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Williams driver line-up too inexperienced

In January of this year, Williams announced that Bruno Senna would join the team to drive alongside Pastor Maldonado. The announcement meant the end, at least for the moment, of Rubens Barrichello’s Formula One career. The choice of drivers was fairly obviously financially based, with both Maldonado and Senna bringing significant sponsorship to the team. But what they brought in funding they lacked in experience, with only one full season each in the sport.

Maldonado has demonstrated that he is very quick when the circumstances are right. The Venezuelan driver won this year’s Spanish Grand Prix from pole position with a mature and measured drive that greatly impressed everyone in Formula One. However, he had to wait almost five full months for his next points finish – at last weekend’s Japanese Grand Prix- and produced some scrappy performances in between, showing just how new he is to the top level of motor sport.

Senna’s Formula One career has got off to a difficult and unsettled start. He raced for back-of-the-field HRT in 2010, before joining Renault as their reserve driver for 2011. When Nick Heidfeld departed from the team mid-way through the season, Senna was given the opportunity to drive for the team in the last eight races of the season. Now with Williams, he has yet to set the track alight with his speed, but has performed consistently and is now only eight points behind Maldonado in the Drivers’ Championship.

While both Maldonado and Senna could have long and successful careers ahead of them, their lack of experience has a crucial downside for the Williams team. They are unlikely to be able to extract maximum performance from the car on a consistent basis. Furthermore, they do not have experience in developing a front-running car, unlike more seasoned veterans such as former Williams driver Barrichello.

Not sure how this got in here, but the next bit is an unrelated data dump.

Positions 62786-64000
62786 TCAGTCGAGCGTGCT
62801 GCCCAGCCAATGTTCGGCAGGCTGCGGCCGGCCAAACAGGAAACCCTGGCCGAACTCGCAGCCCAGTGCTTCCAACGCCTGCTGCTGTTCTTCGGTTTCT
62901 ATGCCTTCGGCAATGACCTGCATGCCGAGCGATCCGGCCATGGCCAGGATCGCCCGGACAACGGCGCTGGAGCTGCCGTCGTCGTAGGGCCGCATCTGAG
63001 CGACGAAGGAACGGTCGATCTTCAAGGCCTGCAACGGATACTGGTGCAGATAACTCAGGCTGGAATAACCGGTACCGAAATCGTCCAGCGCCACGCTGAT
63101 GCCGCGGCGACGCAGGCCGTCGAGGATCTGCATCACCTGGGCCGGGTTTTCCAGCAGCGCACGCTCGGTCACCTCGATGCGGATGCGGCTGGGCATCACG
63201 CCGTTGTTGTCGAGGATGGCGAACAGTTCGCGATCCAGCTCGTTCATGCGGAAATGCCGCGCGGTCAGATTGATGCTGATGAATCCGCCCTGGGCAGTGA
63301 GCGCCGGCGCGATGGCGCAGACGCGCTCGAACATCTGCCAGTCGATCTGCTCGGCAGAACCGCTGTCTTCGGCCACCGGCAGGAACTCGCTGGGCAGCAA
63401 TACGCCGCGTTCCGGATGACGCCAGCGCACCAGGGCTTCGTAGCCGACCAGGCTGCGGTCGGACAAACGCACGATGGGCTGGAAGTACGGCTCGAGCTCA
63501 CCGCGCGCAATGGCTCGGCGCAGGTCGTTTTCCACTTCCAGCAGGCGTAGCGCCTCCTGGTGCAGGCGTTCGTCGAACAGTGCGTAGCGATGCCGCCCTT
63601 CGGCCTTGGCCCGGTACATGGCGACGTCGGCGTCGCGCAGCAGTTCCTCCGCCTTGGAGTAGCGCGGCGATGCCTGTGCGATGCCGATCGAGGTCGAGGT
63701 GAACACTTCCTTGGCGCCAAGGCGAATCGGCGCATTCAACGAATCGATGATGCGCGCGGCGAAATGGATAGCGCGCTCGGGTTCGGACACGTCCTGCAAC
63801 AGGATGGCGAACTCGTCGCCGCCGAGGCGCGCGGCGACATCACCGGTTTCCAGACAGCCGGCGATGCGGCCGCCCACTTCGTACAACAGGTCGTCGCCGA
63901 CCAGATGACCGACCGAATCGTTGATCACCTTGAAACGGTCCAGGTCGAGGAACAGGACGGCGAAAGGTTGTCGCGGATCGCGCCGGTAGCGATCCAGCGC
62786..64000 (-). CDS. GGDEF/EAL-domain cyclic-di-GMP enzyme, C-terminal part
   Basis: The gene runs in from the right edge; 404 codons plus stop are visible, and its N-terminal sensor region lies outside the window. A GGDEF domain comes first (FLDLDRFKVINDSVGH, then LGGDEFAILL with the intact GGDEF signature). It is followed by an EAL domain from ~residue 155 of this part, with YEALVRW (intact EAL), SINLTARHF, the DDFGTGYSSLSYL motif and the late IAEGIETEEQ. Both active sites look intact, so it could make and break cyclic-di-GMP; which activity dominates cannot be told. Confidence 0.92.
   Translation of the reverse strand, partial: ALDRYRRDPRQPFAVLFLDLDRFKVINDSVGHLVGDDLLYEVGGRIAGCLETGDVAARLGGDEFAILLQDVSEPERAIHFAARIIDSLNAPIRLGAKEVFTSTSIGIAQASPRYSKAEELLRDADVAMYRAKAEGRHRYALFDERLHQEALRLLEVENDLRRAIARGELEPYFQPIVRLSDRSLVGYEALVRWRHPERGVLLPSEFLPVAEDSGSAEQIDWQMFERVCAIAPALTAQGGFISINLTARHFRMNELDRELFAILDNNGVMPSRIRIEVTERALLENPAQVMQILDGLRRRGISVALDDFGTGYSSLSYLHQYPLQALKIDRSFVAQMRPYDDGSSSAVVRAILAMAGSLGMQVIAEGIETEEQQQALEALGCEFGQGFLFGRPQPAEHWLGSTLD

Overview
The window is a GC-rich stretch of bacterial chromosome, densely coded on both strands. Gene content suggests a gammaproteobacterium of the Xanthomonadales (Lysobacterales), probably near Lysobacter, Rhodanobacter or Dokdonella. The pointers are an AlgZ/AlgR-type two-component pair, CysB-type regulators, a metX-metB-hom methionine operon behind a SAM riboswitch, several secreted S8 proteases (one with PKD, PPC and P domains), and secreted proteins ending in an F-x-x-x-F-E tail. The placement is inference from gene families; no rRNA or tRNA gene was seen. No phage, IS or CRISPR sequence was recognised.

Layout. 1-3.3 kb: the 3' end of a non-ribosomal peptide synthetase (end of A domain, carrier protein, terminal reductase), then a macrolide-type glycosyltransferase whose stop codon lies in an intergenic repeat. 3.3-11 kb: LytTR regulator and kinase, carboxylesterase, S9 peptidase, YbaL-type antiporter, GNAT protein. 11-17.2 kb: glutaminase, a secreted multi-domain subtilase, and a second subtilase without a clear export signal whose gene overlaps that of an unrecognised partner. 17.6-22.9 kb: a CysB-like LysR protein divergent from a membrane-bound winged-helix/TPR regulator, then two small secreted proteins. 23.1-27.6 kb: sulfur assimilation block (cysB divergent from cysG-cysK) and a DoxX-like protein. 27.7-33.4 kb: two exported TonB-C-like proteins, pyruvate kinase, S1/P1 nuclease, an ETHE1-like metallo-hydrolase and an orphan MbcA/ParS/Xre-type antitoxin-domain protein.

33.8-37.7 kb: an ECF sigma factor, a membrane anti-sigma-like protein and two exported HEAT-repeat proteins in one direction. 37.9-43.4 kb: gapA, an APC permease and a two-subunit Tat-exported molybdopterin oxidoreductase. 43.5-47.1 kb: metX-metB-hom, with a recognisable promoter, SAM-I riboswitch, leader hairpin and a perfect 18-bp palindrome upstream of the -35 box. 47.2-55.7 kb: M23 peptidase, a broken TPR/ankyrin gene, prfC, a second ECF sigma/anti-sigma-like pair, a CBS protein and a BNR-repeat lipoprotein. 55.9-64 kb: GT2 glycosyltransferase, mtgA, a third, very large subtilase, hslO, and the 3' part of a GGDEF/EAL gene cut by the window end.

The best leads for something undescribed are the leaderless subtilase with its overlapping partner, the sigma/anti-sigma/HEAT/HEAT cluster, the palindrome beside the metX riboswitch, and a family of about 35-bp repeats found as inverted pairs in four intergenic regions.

The 2012 Williams FW34 car is a good car. The victory in Spain clearly shows that. But one has to wonder if a more experienced driver could have done more with the available equipment. Rubens Barrichello is the most experienced driver in Formula One history. He was team-mate to Michael Schumacher at Ferrari during the most dominant period of the team’s history. He has unique and valuable experience that could only help an outfit like Williams to re-assert itself as a front-running team.

Williams discarded Barrichello too soon, and are now paying the price for that decision. The Williams driver line-up for 2013 has not yet been confirmed, and it is possible that the team could look to recruit at least one experienced driver. It would certainly make sense to have a mix of youth and experience going forward. The current youth-only formula is not likely to work long-term.

Barrichello to test again for KV Racing

Rubens Barrichello © Williams F1

Rubens Barrichello is set to test for Indycar team KV Racing for a second time. The Brazilian tweeted today: “…I am very happy that I will be testing again for@kvracing . If my Indy deal comes along it is better that I prepare myself.”

Barrichello lost his seat in Formula One at Williams to Bruno Senna, and subsequently tested for KV Racing with a view to possibly making the switch to Indy racing. This second test suggests that a deal with KV Racing is close to being finalised. The most experienced Formula One driver ever may soon be adding Indy to his impressive CV.

Barrichello headed for Indy?

Rubens Barrichello © Williams F1

Rubens Barrichello is considering racing in the Indycar series in 2012, after losing his seat in Formula 1 to Bruno Senna.

The Brazilian driver, currently the most experience Formula 1 driver in history, has lost none of his enthusiasm for racing, and so has tested a KV Racing Indycar with a view to possibly joining the team for 2012.

At 39, Barrichello still has much to offer the racing world. His wealth of experience in Formula 1 would be invaluable to KV Racing, and would put him in a strong position to challenge at the front of the Indycar grid.

A decision is expected to be announced during the course of next week.

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